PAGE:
Nature Camps in the Olmsted Parks Olmsted Parks Conservancy is pleased to partner with Louisville Nature Center again this summer to offer four nature camps in Chickasaw Parks. Through these free-week long programs campers will engage in a range of hands-on activities as they learn about Louisville’s geography, park history, Ohio River water quality, and more >
Become a member today and support the Frederick Law Olmsted Parks! Membership includes great benefits for you and your family. more >
Although captivated throughout his career by large, rural parks, during his later years Frederick Law Olmsted became intrigued by the social possibilities created by small urban spaces. Small neighborhood parks, playgrounds and squares might provide opportunities for respite from the congestion and noise of urban life.
Archive: Chickasaw Park
School is out for the summer, but 30 campers had an opportunity to enjoy a week of learning in nature at Olmsted Parks Conservancy’s “Park-It” nature camps, our first ever summer day camp. Located in the beautiful Olmsted-designed Chickasaw Park, campers participated in all kinds of fun outdoor activities including keeping nature journals, experiments demonstrating more >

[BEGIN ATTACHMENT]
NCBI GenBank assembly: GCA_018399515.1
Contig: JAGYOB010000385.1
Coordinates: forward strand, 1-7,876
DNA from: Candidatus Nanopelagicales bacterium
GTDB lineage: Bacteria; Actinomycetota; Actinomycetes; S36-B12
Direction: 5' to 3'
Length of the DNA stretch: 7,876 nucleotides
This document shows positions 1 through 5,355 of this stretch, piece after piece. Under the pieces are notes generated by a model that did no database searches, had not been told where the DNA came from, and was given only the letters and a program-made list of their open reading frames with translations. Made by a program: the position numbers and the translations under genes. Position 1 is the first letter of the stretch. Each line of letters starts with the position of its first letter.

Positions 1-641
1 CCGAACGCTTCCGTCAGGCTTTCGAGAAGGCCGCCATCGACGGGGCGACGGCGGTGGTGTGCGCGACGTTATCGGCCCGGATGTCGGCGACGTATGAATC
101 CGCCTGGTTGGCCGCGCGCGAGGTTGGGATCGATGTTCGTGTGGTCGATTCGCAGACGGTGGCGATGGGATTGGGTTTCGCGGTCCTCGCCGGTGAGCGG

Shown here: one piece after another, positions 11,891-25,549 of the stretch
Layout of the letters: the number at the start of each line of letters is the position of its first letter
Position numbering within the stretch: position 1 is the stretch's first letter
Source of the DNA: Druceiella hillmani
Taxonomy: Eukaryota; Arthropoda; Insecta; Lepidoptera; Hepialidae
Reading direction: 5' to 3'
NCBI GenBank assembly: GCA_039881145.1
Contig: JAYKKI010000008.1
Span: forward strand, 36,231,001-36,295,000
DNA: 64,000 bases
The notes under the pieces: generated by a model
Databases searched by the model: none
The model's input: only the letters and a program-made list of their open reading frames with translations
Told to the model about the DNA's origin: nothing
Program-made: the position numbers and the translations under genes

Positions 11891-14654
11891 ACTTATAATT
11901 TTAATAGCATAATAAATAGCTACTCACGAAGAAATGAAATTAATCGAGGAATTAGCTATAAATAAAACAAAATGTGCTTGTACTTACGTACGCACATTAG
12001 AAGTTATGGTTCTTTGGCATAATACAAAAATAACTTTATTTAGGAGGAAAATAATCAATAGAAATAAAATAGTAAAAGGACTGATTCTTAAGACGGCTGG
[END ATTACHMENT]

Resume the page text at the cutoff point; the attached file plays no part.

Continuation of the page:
The Olmsted Parks of Louisville–A Botanical Field Guide by Louisville native Patricia Dalton Haragan Photographs by Susan Wilson and Chris Bidwell 472 pages ∙ 6 x 9 ∙ 320 color photos, map The Olmsted Parks of Louisville-A Botanical Field Guide is the first authoritative manual on the 380 species of trees, herbaceous plants, shrubs, and more >
Beat the Heat: Let the kids cool down and burn off some energy at one of the 14 traditional spray fountains or spraygrounds located in Olmsted Parks. Tennis Under the Lights: Lights are on after dark at the following tennis courts: Central Park, Iroquois Park, and Seneca Park. A full list of the tennis courts more >
John Francisco John Francisco is only 17 years old, but has been has been volunteering in the Olmsted Parks for over 5 years; close to one third of his life! So it made sense when it came time to design his Eagle Scout project it would benefit Cherokee Park and be environmentally smart. John more >